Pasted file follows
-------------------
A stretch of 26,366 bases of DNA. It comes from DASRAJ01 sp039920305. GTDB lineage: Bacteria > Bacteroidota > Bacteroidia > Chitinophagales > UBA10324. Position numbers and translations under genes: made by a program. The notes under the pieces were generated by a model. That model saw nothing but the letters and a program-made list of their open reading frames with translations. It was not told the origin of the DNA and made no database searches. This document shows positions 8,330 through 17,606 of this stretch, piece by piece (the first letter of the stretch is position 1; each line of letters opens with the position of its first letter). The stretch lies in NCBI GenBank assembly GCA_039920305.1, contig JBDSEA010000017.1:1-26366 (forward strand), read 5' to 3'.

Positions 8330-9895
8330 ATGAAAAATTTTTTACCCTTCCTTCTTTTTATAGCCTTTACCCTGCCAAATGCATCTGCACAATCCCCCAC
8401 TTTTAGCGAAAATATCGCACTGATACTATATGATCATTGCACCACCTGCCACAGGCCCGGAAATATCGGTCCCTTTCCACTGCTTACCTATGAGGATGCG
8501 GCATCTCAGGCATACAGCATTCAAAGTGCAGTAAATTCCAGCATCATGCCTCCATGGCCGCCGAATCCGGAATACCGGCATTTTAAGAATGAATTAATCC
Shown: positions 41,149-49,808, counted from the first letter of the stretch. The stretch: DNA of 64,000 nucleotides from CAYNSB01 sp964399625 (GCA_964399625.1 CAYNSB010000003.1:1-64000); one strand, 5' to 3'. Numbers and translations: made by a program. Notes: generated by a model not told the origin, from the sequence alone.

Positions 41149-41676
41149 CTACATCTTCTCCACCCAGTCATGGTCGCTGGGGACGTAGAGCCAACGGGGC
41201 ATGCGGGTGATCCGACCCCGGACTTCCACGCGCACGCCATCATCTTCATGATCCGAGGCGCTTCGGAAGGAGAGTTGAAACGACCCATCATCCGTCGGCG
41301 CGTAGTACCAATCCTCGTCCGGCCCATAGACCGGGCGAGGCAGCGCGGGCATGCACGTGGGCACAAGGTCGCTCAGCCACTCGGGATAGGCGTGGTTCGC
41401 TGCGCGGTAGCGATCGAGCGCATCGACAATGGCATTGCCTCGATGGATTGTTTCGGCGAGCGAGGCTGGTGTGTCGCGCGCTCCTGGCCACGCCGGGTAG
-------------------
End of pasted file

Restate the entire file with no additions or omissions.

A stretch of 26,366 bases of DNA. It comes from DASRAJ01 sp039920305. GTDB lineage: Bacteria > Bacteroidota > Bacteroidia > Chitinophagales > UBA10324. Position numbers and translations under genes: made by a program. The notes under the pieces were generated by a model. That model saw nothing but the letters and a program-made list of their open reading frames with translations. It was not told the origin of the DNA and made no database searches. This document shows positions 8,330 through 17,606 of this stretch, piece by piece (the first letter of the stretch is position 1; each line of letters opens with the position of its first letter). The stretch lies in NCBI GenBank assembly GCA_039920305.1, contig JBDSEA010000017.1:1-26366 (forward strand), read 5' to 3'.

Positions 8330-9895
8330 ATGAAAAATTTTTTACCCTTCCTTCTTTTTATAGCCTTTACCCTGCCAAATGCATCTGCACAATCCCCCAC
8401 TTTTAGCGAAAATATCGCACTGATACTATATGATCATTGCACCACCTGCCACAGGCCCGGAAATATCGGTCCCTTTCCACTGCTTACCTATGAGGATGCG
8501 GCATCTCAGGCATACAGCATTCAAAGTGCAGTAAATTCCAGCATCATGCCTCCATGGCCGCCGAATCCGGAATACCGGCATTTTAAGAATGAATTAATCC
Shown: positions 41,149-49,808, counted from the first letter of the stretch. The stretch: DNA of 64,000 nucleotides from CAYNSB01 sp964399625 (GCA_964399625.1 CAYNSB010000003.1:1-64000); one strand, 5' to 3'. Numbers and translations: made by a program. Notes: generated by a model not told the origin, from the sequence alone.

Positions 41149-41676
41149 CTACATCTTCTCCACCCAGTCATGGTCGCTGGGGACGTAGAGCCAACGGGGC
41201 ATGCGGGTGATCCGACCCCGGACTTCCACGCGCACGCCATCATCTTCATGATCCGAGGCGCTTCGGAAGGAGAGTTGAAACGACCCATCATCCGTCGGCG
41301 CGTAGTACCAATCCTCGTCCGGCCCATAGACCGGGCGAGGCAGCGCGGGCATGCACGTGGGCACAAGGTCGCTCAGCCACTCGGGATAGGCGTGGTTCGC
41401 TGCGCGGTAGCGATCGAGCGCATCGACAATGGCATTGCCTCGATGGATTGTTTCGGCGAGCGAGGCTGGTGTGTCGCGCGCTCCTGGCCACGCCGGGTAG